Q: Evidently, one of our daughter’s classmates let the school nurse know that kids are telling other kids not to play with our daughter because they’ll catch diabetes. The nurse suggested a class “teach in” about type 1, but we just did that. To us, this seems more like a discipline issue than anything else. How should we resolve this?

A: It’s unfortunate, but bullying around health issues is an all-too-common problem we hear about in our work with children and families affected by type 1 diabetes. And there’s no excuse for it! If you haven’t done so already, make an appointment with your child’s teacher to discuss the situation, preferably with the principal or another administrator on hand to answer questions. Because most schools typically have some kind of “no bullying” or anti-harassment policy in place to deal with these types of student discipline and safety issues, you should leave this meeting knowing exactly how the teacher and school will handle the situation.

As for the nurse’s suggestion that another teach-in is needed, you might not want to be so quick to dismiss the idea. As I often tell parents, more education about type 1 can never be a bad thing. And in the case of your child’s class, revisiting the topic of diabetes could be one way to truly get at the root of where some of the bullying behavior is coming from.

This is in no way meant to explain away or “okay” what happened, but in many cases, bullies, deep down inside, are petrified to learn that a classmate has something wrong with their health, especially something called DIE-abetes. It’s normal at first for friends (and siblings) to wonder if they can catch diabetes, since most of what children know about illness comes from catching colds or coming down with stomach bugs. Other classmates may even feel jealousy over the fact that your daughter gets to leave the classroom to go to the nurse’s office. Bringing the school nurse back now to specifically address these issues in a kid-friendly way is a chance to once and for all end the confusion about what type 1 is and isn’t — and knock the wind right out of another would-be bully’s sails.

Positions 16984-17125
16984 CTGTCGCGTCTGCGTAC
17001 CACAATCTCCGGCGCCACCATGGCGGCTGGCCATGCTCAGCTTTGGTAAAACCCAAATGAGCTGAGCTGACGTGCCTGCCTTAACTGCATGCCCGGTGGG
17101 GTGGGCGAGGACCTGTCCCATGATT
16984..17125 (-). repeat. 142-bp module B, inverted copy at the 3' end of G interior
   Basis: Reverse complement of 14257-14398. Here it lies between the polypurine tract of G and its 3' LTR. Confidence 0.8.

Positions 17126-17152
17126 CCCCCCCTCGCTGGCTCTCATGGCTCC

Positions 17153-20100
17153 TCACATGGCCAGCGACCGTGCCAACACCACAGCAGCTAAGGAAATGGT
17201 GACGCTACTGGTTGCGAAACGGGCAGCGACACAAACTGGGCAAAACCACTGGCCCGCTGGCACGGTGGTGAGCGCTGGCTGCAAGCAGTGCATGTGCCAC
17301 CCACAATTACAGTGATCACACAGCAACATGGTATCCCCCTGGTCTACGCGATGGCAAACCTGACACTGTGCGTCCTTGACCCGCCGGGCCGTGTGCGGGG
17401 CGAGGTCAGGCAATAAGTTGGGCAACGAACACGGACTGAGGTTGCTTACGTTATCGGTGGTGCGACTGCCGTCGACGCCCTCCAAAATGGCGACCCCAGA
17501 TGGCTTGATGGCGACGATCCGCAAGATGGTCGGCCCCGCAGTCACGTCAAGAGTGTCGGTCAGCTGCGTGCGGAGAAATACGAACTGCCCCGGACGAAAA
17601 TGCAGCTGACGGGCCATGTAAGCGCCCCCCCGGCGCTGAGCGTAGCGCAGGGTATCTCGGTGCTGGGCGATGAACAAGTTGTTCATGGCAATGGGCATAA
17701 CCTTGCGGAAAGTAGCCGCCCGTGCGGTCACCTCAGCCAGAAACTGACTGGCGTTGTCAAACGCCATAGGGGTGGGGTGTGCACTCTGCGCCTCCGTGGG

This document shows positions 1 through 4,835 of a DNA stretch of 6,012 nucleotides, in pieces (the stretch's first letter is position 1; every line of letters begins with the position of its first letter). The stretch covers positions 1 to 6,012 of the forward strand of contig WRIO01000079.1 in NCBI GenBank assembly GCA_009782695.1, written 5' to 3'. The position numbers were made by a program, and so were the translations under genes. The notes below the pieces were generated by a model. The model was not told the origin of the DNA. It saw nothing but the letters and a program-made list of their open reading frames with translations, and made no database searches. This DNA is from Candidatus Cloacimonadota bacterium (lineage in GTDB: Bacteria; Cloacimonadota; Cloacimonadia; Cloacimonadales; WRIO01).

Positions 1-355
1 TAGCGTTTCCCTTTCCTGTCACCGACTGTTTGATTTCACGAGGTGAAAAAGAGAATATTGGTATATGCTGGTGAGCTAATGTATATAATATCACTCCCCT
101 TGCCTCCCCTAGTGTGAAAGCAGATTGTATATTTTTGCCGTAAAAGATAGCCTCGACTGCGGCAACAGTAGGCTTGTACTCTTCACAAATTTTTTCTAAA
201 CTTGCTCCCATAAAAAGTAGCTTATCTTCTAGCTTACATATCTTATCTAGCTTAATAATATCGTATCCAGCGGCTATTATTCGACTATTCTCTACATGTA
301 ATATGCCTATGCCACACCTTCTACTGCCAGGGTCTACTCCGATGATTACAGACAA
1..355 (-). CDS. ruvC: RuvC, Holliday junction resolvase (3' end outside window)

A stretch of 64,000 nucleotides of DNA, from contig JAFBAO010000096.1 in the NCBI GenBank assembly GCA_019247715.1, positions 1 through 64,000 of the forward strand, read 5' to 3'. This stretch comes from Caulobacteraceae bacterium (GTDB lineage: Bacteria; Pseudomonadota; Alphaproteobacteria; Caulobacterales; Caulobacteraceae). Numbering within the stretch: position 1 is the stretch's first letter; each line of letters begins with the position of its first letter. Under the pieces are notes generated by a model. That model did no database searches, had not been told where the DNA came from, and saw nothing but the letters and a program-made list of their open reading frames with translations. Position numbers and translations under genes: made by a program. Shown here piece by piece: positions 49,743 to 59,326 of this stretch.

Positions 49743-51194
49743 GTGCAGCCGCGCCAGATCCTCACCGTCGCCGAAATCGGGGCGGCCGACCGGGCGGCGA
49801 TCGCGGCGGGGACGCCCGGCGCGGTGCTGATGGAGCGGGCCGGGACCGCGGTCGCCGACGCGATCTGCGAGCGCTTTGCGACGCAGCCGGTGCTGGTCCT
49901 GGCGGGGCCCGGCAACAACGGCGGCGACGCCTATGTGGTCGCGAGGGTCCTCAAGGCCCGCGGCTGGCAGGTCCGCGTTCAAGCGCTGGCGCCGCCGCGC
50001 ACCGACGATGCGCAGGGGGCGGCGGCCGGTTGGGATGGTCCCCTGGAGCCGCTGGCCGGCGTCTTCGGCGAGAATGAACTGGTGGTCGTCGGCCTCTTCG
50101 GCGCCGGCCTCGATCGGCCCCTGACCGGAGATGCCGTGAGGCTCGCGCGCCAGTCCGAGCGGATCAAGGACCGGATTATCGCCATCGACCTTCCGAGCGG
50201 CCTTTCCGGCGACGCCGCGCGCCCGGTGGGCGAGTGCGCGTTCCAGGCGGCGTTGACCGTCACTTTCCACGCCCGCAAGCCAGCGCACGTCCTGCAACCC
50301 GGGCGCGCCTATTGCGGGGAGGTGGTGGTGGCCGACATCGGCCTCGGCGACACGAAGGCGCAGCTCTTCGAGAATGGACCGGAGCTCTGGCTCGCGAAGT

Last but not least, have you checked in with your daughter about this incident? Gently discuss with her why it’s so important to tell you if someone is doing or saying something hurtful. Many times children with type 1 don’t want to burden their parents with things like this, so make sure she gets the message from you that, no matter what the teasing is about, it’s just part of your job to help her handle it.

Jennifer Rein–Jennifer Rein, L.I.C.S.W., is a licensed independent clinical social worker at the Diabetes Program at Children’s Hospital Boston in Massachusetts.


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Disclaimer: The information in these articles is not intended as medical advice. Families should check with their healthcare professionals regarding individual care.